Julia Goerges was a brilliant sounding board and shared her own experiences of retirement. Picture: Jordan Mansfield/Getty Images for LTA

I also spoke to Julia Goerges, the top German whom I defeated at Birmingham in 2019 when claiming the world’s top ranking for the first time. Jule, who retired about 18 months ago, was so kind to me when I first came on to the tour as a teenager, even though I was so young at the time. And there are plenty of others.

It really has been overwhelming to receive so many messages from my friends on the tour, and from others in all walks of life, and I am so grateful for all of their support. Once I was able to articulate my feelings properly, and to explain it clearly to my loved ones, I could tell they understood, just as my peers have as well.

I hope everyone else respects my decision, even if they don’t quite understand it.

A sense of relief after finally being able to share her retirement news with the world. Picture: Dan Peled
A sense of relief after finally being able to share her retirement news with the world. Picture: Dan Peled

*****

I’m really excited for what happens in my personal life now.

I’ve a wedding to plan for, but I’ll be keeping the details about that private for now.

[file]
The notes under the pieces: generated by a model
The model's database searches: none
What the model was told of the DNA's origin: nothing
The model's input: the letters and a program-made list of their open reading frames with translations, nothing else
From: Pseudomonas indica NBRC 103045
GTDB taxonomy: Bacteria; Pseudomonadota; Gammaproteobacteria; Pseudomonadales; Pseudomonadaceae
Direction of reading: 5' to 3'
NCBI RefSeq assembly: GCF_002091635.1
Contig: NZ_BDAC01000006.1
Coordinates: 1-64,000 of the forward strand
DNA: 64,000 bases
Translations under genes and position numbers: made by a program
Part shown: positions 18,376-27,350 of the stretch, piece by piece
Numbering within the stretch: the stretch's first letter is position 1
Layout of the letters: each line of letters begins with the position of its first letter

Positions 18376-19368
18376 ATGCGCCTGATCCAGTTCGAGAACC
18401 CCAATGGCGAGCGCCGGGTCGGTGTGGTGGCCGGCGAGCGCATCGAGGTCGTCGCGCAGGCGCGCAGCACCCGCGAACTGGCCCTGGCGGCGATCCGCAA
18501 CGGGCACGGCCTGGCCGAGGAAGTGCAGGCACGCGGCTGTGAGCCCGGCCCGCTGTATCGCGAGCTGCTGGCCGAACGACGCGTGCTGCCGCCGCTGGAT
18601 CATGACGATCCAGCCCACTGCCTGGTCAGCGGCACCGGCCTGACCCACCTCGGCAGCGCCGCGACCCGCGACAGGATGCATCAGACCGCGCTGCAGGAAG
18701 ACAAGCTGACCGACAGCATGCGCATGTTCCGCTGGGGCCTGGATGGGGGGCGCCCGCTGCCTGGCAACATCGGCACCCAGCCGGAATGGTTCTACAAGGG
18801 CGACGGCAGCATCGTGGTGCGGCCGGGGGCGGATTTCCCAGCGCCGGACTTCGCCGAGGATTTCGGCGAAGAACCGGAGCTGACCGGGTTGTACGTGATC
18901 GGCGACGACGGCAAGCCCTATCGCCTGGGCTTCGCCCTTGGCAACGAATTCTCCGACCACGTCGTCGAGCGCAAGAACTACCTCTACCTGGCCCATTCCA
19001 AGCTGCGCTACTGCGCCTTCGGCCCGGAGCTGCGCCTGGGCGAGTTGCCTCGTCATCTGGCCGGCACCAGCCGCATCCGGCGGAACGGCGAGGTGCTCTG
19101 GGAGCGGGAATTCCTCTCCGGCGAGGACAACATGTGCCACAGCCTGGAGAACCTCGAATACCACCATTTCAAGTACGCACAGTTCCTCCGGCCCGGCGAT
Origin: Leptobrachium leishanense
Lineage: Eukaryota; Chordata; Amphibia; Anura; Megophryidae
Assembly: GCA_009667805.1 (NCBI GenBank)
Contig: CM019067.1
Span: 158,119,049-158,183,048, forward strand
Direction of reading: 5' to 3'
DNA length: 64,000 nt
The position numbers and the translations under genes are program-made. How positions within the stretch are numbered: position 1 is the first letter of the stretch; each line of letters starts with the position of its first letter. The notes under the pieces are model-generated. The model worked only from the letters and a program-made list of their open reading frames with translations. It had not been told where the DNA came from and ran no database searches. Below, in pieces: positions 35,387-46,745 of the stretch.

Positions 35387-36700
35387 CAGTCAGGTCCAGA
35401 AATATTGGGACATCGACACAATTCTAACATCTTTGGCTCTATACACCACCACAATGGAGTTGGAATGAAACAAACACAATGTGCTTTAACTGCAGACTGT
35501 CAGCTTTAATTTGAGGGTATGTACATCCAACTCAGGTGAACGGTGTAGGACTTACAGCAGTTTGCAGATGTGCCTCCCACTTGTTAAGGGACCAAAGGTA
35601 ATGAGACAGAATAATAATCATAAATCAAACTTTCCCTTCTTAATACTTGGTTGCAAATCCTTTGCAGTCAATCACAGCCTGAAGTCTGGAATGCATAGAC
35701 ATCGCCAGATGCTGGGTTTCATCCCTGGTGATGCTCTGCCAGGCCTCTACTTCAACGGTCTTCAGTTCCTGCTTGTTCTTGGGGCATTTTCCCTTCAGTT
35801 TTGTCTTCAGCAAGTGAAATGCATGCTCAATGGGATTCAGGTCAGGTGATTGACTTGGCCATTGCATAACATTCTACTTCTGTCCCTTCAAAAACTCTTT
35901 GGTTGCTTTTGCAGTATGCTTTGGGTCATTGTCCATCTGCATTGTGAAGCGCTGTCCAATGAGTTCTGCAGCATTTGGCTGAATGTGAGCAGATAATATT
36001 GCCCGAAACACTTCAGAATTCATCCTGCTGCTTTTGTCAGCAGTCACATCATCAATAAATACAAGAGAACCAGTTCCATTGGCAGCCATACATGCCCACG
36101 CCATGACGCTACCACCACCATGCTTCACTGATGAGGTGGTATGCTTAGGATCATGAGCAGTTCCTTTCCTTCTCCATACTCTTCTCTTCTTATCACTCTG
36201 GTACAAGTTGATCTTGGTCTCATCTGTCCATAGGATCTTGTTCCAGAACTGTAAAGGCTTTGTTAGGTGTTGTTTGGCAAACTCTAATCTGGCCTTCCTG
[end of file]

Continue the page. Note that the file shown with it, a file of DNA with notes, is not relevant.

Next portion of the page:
Spending time with my nieces and nephew, as well as my sisters, is something I’ve loved being able to do over the last few weeks and I’m looking forward to spending so much more time with them.

READ: Why Barty’s Uluru trip was more important than Australian Open win

I’m also excited about what the future involves professionally, and that still includes tennis.

There are so many things I want to do in Australia that, because tennis required a lot of travelling, I’ve had to put on the backburner. But now I have a lot more time on my hands! I hope to be able to continue giving to the sport. I still feel tennis has given me more than what I have been able to contribute to it.

One thing I am looking forward to is mentoring younger Australian girls playing tennis, particularly those who are aged from 15 to 18 years old.